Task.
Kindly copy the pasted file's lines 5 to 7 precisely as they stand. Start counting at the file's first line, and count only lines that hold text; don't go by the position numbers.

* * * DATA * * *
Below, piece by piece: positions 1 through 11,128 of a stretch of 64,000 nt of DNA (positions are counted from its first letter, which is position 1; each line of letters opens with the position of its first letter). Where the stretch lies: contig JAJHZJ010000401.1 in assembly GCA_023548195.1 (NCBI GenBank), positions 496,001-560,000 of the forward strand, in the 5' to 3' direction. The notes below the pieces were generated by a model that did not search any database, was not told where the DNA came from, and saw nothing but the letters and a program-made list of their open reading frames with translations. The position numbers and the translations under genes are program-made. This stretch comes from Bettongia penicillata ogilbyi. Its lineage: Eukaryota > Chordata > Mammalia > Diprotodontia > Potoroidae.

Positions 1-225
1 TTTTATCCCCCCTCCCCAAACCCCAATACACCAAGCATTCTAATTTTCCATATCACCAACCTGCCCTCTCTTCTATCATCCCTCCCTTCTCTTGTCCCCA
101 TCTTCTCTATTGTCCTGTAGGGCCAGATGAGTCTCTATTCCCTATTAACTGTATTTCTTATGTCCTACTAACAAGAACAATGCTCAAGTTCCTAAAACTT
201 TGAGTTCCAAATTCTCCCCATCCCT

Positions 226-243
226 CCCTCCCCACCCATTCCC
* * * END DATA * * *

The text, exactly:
201 TGAGTTCCAAATTCTCCCCATCCCT

Positions 226-243
226 CCCTCCCCACCCATTCCC